Broken Flowers ★★★½

“Did I give you that necklace?”
“No”
“I should have”

It’s always so admirable to see once huge and great actors continue with great talent and success even in their later years and Jim Jarmusch’s Broken Flowers gives exactly that to Bill Murray. He’s done several great performances in the later part of his career; Lost In Translation, The Royal Tenenbaums, Zombieland and… Uh… Garfield? Okay, scratch that last part. Still, I would say that the man has never been better this side of the millennium than he is in Broken Flowers.

Jarmusch’s roadmovie-esque dramedy smells of Alexander Payne and much like what he did with Jack Nicholson in About Schmidt, Jarmusch does with Murray here. His aging ladies’ man is both torn yet not without pride, it’s not something we’ve seen before but few can bring such life into a now gray and old playboy like Murray can. The story of him revisiting old lovers might be fairly conventional but it works so well thanks to Murray’s performance.
Much of it is also thanks to Jarmusch’s steady hand with the camera.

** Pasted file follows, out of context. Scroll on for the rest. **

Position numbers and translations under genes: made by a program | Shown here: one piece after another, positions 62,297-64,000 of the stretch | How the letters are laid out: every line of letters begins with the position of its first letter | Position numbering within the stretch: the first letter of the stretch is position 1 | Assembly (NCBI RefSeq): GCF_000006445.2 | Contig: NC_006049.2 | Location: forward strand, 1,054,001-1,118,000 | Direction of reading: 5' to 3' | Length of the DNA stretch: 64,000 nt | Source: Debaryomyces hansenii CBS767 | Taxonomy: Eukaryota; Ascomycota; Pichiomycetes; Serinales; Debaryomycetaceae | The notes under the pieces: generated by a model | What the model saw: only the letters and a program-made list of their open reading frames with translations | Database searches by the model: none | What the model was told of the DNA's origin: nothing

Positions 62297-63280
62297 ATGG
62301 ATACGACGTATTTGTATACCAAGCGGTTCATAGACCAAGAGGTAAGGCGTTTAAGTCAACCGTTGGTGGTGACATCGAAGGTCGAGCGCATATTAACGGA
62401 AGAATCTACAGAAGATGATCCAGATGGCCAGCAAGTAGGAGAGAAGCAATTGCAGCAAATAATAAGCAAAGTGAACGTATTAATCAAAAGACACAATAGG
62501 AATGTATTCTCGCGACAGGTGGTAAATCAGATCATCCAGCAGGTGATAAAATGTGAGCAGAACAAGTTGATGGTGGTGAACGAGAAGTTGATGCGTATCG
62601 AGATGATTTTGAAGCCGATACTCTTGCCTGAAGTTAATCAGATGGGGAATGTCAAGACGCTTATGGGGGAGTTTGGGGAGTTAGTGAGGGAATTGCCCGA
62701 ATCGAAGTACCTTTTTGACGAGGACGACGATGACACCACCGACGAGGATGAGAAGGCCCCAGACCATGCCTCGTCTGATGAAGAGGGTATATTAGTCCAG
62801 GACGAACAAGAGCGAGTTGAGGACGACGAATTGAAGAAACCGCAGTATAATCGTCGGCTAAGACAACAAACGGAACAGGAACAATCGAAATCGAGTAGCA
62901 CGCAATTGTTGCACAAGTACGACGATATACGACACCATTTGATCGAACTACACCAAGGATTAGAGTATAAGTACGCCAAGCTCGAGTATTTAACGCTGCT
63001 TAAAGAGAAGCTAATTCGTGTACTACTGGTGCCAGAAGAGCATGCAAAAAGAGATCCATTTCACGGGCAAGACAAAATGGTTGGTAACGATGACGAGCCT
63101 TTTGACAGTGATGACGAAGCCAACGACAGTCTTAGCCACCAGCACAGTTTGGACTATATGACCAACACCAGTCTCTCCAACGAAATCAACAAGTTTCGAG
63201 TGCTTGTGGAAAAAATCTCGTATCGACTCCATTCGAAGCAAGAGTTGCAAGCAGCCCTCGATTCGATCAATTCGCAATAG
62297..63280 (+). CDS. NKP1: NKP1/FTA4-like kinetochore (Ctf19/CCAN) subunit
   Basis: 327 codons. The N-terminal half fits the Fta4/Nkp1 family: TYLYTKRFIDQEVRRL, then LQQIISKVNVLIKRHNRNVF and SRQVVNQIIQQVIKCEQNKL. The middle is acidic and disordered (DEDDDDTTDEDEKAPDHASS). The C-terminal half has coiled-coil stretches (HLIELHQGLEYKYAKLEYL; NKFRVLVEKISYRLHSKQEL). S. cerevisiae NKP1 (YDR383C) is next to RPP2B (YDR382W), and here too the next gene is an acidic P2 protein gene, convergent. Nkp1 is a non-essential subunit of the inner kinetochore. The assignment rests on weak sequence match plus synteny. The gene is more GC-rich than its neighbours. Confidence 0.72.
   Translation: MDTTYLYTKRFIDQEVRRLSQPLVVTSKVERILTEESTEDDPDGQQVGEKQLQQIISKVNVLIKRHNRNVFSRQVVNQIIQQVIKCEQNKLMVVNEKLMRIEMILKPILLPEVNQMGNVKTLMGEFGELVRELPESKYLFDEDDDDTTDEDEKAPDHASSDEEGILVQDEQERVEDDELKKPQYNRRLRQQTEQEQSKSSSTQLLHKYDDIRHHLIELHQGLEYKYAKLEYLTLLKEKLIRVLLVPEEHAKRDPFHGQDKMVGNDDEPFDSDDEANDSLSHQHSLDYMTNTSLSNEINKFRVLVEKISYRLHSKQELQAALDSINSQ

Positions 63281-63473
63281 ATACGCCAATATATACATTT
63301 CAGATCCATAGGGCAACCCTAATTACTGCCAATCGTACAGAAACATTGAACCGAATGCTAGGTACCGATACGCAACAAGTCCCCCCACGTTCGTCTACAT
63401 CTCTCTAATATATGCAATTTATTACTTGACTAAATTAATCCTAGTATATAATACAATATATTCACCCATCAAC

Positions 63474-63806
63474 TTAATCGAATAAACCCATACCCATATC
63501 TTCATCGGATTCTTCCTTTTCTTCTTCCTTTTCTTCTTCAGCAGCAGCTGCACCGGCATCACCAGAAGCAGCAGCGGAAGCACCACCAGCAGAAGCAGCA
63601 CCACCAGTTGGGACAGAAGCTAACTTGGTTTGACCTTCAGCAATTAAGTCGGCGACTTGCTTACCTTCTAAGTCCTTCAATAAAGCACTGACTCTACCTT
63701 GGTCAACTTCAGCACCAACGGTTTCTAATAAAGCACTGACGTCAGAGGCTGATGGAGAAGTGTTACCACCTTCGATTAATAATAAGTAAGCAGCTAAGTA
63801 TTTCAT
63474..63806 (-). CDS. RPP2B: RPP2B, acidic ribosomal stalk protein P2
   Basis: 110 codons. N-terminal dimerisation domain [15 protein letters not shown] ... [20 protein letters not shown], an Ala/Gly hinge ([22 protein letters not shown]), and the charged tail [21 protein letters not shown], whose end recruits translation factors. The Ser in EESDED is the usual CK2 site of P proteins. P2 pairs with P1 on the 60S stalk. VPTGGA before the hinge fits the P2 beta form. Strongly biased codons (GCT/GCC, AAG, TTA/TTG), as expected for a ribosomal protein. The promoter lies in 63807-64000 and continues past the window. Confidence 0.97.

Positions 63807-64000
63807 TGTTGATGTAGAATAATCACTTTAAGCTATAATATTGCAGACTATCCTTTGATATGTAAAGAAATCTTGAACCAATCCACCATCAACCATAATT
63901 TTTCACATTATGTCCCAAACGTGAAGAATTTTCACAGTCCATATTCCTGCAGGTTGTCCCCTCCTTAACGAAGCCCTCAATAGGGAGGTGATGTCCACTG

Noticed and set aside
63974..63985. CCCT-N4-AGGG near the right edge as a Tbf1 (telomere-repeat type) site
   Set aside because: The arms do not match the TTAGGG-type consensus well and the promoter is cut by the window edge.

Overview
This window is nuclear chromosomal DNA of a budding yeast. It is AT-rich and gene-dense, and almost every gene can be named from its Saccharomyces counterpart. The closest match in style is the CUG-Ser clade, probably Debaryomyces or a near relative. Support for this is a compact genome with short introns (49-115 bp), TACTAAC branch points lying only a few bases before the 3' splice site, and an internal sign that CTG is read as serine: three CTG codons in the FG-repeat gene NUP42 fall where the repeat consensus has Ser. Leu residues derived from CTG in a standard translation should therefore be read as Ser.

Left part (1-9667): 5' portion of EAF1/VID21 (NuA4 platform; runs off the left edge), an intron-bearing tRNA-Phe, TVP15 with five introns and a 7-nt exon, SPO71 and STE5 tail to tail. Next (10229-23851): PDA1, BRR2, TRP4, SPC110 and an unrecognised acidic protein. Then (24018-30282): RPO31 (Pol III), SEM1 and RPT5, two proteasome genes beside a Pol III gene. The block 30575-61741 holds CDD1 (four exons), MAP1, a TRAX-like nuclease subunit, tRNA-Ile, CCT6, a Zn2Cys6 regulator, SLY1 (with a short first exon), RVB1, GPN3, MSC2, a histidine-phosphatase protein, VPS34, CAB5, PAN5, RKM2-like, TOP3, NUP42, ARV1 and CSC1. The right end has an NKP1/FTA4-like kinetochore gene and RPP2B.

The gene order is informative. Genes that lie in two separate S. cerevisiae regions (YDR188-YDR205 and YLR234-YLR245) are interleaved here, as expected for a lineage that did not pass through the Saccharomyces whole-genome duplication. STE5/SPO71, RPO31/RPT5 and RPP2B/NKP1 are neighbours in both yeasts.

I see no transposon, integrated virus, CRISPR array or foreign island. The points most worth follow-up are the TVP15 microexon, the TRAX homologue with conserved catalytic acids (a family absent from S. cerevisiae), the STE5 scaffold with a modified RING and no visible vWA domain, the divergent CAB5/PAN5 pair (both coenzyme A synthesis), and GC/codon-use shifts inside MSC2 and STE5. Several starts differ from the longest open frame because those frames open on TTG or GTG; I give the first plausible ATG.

The composition of the images here is simply stunning, he has a perfect placement within the frames to create great art with contrasting colors and straight lines. This visual style helps elevate the perfect pace of the movie too, it’s definitely slow but that’s because Jarmusch really allows the scenes to breath for the atmosphere to fully settle. Broken Flowers is much more about the feeling rather than the overlaying plot.

Which is also why it’s so easy to forgive that Jeffrey Wright – as good as he is – mostly ends up like a thin comic-relief (with a very odd accent) and some of the other small issues. In the end, Jarmusch shows us that it’s maybe not what’s important, the open ending is a perfect closure to the emotional atmosphere of Broken Flowers. Maybe it’s not so much about who’s done what and in the end, how much does the end even matter when you’ve had the journey there?

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